## Probability and Statistics in the Study of Voting and Public Opinion (my talk at the Columbia Applied Probability and Risk seminar, 30 Mar at 1pm)

Probability and Statistics in the Study of Voting and Public Opinion

Elections have both uncertainty and variation and hence represent a natural application of probability theory. In addition, opinion polling is a classic statistics problem and is featured in just about every course on the topic. But many common intuitions about probability, statistics, and voting are flawed. Some examples of widely-held but erroneous beliefs: votes should be modeled by the binomial distribution; sampling distributions and standard errors only make sense under random sampling; poll averaging is a simple problem in numerical analysis; survey sampling is a long-settled and boring area of statistics. In this talk, we discuss some challenging problems in probability and statistics that arise from the study of opinion and elections.

I’ll be speaking at the Applied Probability and Risk Seminar, 1:10-2:10pm in 303 Mudd Hall, Columbia University.

P.S. I discussed work from these papers:
http://www.stat.columbia.edu/~gelman/research/published/hansen_paper_2.pdf
http://www.stat.columbia.edu/~gelman/research/published/blocs.pdf
http://www.stat.columbia.edu/~gelman/research/published/STS027.pdf
http://www.stat.columbia.edu/~gelman/research/published/gelmankatzbafumi.pdf

1. Rahul says:

>>>Elections have both uncertainty and variation<<<

Is uncertainty different from variation?

What are example of phenomena (as opposed to elections) that exhibit only uncertainty & no variation. Or show only variation but no uncertainty.

• Variation without (much) uncertainty: the voltage across a thermocouple as the temperature of a water bath is raised from 0C to 100C via a well calibrated heater.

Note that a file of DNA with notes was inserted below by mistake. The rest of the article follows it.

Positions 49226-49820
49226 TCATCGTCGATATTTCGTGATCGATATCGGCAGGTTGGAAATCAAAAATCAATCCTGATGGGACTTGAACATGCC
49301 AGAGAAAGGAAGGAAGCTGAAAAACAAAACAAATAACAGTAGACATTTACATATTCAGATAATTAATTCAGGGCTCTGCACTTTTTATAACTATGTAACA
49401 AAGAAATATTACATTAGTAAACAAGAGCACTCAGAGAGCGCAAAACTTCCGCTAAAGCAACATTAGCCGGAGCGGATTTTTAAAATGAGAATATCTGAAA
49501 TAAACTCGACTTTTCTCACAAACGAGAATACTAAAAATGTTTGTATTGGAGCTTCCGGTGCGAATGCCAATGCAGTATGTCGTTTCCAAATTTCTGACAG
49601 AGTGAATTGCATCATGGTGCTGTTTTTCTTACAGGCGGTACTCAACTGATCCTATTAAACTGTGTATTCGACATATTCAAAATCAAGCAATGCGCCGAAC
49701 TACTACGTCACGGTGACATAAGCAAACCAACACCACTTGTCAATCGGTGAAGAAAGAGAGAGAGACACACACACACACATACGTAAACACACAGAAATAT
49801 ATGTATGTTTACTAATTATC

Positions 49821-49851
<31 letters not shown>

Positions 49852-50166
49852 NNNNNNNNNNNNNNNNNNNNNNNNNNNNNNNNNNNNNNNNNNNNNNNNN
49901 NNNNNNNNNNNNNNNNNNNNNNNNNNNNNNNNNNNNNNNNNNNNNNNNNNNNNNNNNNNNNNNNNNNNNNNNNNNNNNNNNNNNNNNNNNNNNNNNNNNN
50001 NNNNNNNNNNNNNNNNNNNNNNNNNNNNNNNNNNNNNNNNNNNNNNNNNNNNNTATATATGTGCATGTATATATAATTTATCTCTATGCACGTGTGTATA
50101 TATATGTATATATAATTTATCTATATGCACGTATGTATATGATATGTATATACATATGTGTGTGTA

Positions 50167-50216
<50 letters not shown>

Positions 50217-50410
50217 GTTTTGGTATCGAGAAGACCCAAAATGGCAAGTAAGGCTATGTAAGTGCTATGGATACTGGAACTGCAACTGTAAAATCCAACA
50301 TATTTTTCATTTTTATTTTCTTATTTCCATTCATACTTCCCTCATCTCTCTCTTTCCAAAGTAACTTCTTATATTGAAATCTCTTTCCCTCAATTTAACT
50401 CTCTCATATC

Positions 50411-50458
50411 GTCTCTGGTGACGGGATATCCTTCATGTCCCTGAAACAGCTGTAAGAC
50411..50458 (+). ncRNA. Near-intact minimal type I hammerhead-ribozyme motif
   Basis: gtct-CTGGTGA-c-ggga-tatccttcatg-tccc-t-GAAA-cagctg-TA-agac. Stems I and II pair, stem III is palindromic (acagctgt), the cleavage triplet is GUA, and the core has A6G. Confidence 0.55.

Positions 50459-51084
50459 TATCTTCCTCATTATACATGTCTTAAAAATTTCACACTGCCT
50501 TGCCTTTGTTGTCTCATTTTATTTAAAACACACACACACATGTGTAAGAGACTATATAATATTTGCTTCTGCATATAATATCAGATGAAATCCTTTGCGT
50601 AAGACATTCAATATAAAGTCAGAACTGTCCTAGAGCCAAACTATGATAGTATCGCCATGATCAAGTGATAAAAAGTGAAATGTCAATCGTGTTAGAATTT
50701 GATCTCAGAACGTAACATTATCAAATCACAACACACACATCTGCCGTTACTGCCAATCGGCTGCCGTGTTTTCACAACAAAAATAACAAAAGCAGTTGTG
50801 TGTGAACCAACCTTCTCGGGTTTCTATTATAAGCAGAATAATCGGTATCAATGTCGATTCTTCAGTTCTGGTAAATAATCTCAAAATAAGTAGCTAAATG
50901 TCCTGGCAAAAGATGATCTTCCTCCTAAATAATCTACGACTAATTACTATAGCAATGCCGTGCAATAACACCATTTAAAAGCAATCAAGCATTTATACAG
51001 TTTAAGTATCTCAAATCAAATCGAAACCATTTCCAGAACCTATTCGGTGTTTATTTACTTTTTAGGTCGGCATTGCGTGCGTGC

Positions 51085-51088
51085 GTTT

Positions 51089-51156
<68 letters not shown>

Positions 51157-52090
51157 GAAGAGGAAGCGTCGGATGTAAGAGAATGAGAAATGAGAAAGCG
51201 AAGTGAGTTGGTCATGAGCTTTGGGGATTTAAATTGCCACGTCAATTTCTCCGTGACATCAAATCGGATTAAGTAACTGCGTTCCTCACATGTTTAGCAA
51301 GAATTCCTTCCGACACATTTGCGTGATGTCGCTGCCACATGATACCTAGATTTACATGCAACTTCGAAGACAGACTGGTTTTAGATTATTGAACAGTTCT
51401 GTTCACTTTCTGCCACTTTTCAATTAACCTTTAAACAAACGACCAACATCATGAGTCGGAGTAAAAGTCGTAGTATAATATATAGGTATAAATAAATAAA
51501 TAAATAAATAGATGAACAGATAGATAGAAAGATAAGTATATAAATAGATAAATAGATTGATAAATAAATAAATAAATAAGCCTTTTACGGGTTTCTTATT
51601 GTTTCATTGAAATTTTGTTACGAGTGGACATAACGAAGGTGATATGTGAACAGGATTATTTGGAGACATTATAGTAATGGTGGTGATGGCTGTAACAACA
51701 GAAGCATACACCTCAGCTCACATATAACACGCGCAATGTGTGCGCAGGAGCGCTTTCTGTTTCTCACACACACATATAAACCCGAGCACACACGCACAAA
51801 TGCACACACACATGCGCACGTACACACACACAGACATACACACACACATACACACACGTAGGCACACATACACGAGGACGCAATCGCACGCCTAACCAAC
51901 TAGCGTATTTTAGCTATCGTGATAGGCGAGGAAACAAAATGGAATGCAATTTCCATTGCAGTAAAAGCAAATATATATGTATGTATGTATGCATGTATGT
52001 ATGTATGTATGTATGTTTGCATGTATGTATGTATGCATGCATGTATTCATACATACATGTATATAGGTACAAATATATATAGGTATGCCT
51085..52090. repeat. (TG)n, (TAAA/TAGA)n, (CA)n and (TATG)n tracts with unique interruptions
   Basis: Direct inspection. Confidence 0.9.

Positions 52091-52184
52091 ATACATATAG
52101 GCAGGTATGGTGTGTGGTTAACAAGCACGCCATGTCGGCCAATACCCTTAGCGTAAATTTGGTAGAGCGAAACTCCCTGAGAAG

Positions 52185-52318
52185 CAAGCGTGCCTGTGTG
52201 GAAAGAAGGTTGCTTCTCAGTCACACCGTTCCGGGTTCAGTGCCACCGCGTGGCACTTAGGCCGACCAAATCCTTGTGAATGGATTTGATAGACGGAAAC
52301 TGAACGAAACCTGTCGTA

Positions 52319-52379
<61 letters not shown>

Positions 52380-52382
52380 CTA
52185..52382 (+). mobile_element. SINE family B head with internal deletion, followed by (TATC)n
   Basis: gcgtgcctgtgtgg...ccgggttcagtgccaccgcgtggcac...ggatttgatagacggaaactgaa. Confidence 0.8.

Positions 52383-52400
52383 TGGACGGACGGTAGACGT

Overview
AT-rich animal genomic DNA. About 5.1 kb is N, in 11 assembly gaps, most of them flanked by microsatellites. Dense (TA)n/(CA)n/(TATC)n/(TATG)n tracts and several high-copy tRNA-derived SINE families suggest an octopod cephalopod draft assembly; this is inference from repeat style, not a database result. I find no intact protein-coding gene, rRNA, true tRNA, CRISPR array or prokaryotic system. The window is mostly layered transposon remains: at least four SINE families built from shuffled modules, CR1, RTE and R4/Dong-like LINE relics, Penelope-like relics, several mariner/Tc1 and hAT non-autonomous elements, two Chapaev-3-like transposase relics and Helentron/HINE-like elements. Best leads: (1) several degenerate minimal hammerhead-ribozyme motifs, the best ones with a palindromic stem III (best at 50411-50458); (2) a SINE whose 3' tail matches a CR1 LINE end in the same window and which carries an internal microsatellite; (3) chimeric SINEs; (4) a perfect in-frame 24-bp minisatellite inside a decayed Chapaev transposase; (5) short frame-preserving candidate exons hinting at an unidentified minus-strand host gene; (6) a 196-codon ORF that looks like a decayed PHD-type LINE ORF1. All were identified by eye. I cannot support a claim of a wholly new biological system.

Uncertainty without variation? You come upon an old covered bridge from the 1700’s and you have a heavy Mack truck. Can you drive across it safely? The strength of this bridge has remained constant for the last say 50 years thanks to good maintenance, but no one really knows if the strength exceeds that required for the truck.

• Keith O'Rourke says:

No variation is only possible in the past – had you driven across the bridge yesterday at a set point in time?

• The main point is that it’s possible not to know very much about something even if that thing is almost entirely constant. Like, what did Churchill have for lunch on May 18th 1941? Or what is the mean diameter of the moon averaged over the 30*24*60*60 seconds starting at Jan 1 2017 UTC and defined as the diameter of a sphere completely enclosing the moons surface.

The diameter thing is pretty well defined, and since I specified a very specific time window over which we average, it has a very precise value, but good luck finding out what it was with all the tidal forces and whatnot. Particularly if you didn’t have the kind of extreme measurement abilities we do today, like say if we did the same thing in 1930.

• Dzhaughn says:

The DC voltage of a North American electrical outlet varies between about -160 and 160V, 60 times per second. This variation is not uncertain. If your oscilloscope doesn’t show it, it’s probably broken.

The breaking point of the old bridge is unknown, but is known not to vary measurably day to day. This is based on modest assumptions of how it was built, that it isn’t pushed beyond some parameters, and experimentally validated theory.

2. Bryan says:

Can’t make the event – something about being in Australia makes it difficult.